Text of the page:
Temporary jobs are now much easier to find. Wherever you may choose to stay, check with temporary agencies for limited time job openings. It's no longer just secretarial jobs that are needed. Now it's across the board including accountants, medical service workers, managers, etc. Many temp agencies are nationwide which further facilitates getting a job at the next place down the road.

Seasonal jobs: In the fall people sell pumpkins. The RV on the lot provides security, and can help sell pumpkins. Then clear out the pumpkins and bring the Christmas trees onto the same lot -- same job. Christmas season always brings short term jobs; and shortly after the first of the year H&R Block wants you to help fill out tax forms.

RV specific jobs: Next time you check in at an RV park, look at the map the park gives you to find your site. Someone has come into that park, stayed a week or two for free, and spent a couple of weeks selling advertising -- which is of course on the back of the map. This is one job that gets easier and easier each year, as in future years it's simply renewing. Look in the campground directories. Where there are ratings, someone needs to do the ratings, and sell the advertising for the directories (for which they receive a commission). Good Sam Club has "Sambassadors", compensated by Good Sam to represent the Club, lead tours, give presentations, etc.

KOA's offer a specific opportunity, since they're franchised all over the country. If you get a job there, and learn their computer system, you'll find it much easier to get a job at another KOA in a different location -- because you know their system and don't require any training.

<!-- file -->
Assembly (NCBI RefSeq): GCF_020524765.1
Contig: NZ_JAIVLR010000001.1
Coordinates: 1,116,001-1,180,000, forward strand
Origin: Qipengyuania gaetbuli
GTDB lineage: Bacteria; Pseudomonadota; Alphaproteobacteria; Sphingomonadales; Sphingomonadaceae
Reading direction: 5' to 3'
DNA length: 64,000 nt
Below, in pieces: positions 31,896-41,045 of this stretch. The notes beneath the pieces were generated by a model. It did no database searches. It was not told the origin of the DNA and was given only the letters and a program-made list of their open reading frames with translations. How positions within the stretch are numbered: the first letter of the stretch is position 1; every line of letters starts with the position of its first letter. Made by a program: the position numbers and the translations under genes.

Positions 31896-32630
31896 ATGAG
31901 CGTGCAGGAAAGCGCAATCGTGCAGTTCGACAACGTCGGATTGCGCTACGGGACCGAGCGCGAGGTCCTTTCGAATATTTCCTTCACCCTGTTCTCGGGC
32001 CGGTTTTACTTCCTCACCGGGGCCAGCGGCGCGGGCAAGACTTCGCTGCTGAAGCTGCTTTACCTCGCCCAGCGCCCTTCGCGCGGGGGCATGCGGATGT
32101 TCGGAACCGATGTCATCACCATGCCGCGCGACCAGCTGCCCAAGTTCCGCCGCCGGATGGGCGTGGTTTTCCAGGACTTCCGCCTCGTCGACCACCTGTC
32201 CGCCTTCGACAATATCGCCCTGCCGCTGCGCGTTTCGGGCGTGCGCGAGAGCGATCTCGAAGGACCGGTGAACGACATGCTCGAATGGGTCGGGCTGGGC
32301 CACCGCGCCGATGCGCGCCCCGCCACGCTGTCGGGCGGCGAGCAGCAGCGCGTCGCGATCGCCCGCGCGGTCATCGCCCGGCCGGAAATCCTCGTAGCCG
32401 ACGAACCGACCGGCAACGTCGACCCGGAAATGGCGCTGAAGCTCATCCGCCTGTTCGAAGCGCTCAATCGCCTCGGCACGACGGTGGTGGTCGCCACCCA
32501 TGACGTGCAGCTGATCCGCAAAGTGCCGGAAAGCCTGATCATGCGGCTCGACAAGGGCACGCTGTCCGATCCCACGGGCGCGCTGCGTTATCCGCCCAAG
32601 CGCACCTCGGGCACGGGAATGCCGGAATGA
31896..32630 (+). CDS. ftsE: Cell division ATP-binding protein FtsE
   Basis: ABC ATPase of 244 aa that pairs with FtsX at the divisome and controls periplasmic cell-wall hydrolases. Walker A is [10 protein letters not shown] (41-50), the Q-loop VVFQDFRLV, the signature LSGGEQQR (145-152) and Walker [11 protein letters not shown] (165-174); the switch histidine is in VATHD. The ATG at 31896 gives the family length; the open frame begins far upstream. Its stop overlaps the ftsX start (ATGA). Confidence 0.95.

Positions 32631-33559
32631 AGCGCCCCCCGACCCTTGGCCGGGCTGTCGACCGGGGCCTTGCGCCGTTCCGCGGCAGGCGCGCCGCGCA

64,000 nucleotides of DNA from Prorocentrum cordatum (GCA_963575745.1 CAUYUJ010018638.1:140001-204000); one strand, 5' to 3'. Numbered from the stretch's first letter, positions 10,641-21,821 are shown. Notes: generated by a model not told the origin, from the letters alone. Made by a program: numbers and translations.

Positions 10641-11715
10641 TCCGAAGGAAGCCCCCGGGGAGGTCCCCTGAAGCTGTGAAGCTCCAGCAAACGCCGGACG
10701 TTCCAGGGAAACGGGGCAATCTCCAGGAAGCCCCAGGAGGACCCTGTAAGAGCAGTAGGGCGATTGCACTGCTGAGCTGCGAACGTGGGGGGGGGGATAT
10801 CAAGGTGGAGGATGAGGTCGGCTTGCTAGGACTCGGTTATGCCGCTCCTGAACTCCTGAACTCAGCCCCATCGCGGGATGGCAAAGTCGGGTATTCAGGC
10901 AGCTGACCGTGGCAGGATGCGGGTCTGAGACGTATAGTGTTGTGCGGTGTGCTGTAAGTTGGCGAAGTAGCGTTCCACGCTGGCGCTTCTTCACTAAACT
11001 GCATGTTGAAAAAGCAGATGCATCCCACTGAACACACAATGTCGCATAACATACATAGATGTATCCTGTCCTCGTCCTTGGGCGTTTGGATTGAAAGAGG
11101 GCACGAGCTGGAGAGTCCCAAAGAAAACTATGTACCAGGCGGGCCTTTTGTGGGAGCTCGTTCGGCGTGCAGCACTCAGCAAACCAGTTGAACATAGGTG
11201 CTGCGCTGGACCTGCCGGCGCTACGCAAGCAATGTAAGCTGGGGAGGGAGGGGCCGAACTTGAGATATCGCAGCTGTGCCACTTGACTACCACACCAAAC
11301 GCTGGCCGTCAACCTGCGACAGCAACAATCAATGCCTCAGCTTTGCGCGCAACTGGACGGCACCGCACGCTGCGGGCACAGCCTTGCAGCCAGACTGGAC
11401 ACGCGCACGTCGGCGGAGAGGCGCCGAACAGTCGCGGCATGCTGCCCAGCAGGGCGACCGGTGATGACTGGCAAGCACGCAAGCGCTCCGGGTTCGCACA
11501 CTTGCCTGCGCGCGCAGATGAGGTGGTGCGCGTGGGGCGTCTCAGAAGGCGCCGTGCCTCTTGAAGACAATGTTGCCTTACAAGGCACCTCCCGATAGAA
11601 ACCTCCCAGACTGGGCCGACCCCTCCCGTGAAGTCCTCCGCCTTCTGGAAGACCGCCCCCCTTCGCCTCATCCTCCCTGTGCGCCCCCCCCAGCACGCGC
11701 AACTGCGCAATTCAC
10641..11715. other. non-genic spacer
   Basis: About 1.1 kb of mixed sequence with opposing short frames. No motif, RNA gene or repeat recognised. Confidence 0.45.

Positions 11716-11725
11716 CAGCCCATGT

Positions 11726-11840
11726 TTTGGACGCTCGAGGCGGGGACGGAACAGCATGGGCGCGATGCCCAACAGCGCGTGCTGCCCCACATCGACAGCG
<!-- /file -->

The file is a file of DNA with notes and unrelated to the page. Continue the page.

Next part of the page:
If you end up sending a product, what about inventory? How are you going to get your product "to market"?

Quartzsite is the biggest flea market in the world. You can make apple pies there and sell them out of your kitchen window. And there are thousands of trade shows and home shows where you can sell your product from a booth. But watch the business expenses here, because booth space can be very expensive.

Some kinds of existing businesses can be "taken on the road" -- especially because of electronic communications. There are lots and lots of books on "home based businesses". But virtually all of these can be taken on the road. If you're not an RVer yet, consider starting the business while you're still at home -- and then take it on the road when you begin RVing.

Converting a hobby offers a special opportunity. Ever pulled into an RV park and seen an RVer making a cute product, and selling them to everyone around? Others may specialize in doing portraits....they'll sit under the awning doing their work, and attract customers from RVers wandering around the park. Some folks create ornaments, jewelry, or whatever, and sell to local botiques. Even "pet sitting" within an RV park can be lucrative.

The secret: "Multiple Sources of Income". You may have retirement income, rental (of your home) income, campground host free site, and perhaps another occasional job or two. No one of these may be terribly lucrative, but the aggregate of all these smaller sources of income adds up to a healthy income. There's also "protection" since if any one of these sources of income goes away, it's not a disaster. These folks have "diversified" their income sources.